Is Air Pollution Hurting Your Productivity?

As pollution heats up in large cities, it can hurt productivity and health. Here’s what you can do to improve things for your employees.

At Dell Technologies Consulting, outdoor air quality is a big concern for many employees, whether they work in countries like China and India that are grappling with pollution problems, or travel frequently to areas with poor air quality. Going outside to enjoy the sunshine sometimes means exposure to unhealthy fumes.

An employee resource group — dubbed “Planet”—at Dell started a pilot program to improve the air quality that workers breathe by investing in Flow air pollution sensors made by Paris-based Plume Labs. The small portable devices allow associates to test the air quality wherever they happen to be working—whether it is in a company office, on-site with a client or working remotely from home. They can sync the gadget, which is easy to attach to their clothes or bags they carry, with their smartphone to find out their exposure to pollution and protect themselves when necessary.

So far the group has purchased 10 devices, available for less than $200 each. Dell Technologies plans to make shared devices available at every major office across Asia Pacific.

“Let’s say you are based in Delhi, and the air quality is really bad,” explains Christoph Theisinger, vice president, Dell Technologies Consulting, APJ and Greater China and executive sponsor of Planet. “You would probably consider wearing a mask to work. You’d probably feel better and be happier and more productive.”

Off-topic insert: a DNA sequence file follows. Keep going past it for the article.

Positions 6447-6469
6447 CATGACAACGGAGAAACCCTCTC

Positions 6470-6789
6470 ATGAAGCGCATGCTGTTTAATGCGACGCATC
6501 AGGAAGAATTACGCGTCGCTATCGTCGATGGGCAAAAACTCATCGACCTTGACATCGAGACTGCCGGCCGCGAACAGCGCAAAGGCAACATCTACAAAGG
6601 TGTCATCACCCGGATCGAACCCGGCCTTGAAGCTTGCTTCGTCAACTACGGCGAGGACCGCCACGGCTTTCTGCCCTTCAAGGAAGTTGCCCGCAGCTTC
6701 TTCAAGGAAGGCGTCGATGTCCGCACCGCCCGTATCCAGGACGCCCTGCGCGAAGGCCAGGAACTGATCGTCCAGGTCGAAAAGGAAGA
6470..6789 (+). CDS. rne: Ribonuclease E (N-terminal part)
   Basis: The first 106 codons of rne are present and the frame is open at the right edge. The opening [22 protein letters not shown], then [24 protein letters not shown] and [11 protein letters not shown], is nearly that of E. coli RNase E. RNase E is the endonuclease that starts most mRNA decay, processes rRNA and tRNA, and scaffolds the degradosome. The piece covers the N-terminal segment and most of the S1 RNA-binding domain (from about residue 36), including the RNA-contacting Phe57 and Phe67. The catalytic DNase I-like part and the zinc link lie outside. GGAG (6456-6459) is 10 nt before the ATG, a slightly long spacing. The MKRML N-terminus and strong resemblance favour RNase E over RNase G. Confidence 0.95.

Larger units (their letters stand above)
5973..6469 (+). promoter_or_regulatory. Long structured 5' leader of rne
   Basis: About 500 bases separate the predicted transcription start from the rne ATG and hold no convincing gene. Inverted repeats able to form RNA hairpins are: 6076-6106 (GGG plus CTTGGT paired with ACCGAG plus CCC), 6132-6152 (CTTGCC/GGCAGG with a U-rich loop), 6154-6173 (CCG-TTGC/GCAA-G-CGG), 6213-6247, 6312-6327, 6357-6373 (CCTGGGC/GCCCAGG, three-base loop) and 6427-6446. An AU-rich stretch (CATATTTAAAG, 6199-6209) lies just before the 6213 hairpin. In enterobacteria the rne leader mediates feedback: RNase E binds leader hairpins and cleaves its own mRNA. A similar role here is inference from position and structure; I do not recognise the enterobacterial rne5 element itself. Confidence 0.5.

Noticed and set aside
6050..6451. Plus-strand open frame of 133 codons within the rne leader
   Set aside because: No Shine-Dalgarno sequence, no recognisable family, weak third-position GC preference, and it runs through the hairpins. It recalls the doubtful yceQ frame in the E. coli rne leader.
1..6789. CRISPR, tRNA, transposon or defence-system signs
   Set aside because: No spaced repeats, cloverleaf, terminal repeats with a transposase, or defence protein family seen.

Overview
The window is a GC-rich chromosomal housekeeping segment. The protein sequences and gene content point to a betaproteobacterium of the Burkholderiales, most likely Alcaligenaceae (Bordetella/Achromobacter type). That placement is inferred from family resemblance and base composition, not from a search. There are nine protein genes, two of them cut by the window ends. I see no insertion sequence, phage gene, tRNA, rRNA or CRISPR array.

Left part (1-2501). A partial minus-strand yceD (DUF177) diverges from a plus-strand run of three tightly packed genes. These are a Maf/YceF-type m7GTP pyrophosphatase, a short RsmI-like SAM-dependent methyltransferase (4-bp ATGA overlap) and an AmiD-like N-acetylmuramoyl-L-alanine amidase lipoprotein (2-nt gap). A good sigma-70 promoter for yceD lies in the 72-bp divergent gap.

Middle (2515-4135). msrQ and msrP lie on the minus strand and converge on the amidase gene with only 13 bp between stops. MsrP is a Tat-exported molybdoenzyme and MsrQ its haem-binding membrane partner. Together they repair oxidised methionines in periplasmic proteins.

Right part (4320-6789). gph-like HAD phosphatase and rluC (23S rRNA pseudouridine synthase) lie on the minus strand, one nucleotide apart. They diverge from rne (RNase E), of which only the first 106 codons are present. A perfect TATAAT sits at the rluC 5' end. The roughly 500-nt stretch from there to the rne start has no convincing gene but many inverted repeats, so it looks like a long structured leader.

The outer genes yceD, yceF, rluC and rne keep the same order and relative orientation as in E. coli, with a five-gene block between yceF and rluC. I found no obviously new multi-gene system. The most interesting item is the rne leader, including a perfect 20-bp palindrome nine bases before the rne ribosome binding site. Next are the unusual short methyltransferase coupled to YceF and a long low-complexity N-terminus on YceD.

Pollution Harms Health, Mood & Productivity

There is good reason for the precautions. Outdoor pollution is getting worse. The European Union recently took legal action against the city of London and other European metropolitan areas because pollution levels passed allowable limits. And in the United States, the recent State of the Air Report shows that as temperatures rise, more big cities witnessed increased levels of ground-level ozone, or “smog,” and particulate pollution, or “soot.”

In the last decade, research has shown a link between pollution and health problems like heart attacks and asthma—even premature death. It can make office workers less productive, lead to more sick days and even affect investor attitudes. (The University of Ottawa and Columbia University even discovered a link between poor stock market performance and high air pollution days.) And in China, air pollution is so bad that Panasonic started offering compensation to expat employees who wouldn’t otherwise relocate.

Companies Seek Options

More employers are starting to think like Dell, by focusing on how breathing clean air can create a better, more productive workplace. With smoke-free offices now in the mainstream, one major frontier is looking at outdoor air coming indoors. “That can have a lot more impact than we anticipate,” says Janice E. Nolen, national assistant vice president of policy at the American Lung Association.

In a study of call-center workers at China’s largest travel agency, for instance, researchers found that workers were 5-6% more productive when the Environmental Protection Agency rated outdoor air quality as good than when it was deemed “unhealthy.” The researchers recommended installing HEPA filters to clean the air, though they noted it wasn’t clear if the devices could remove all of the pollutants.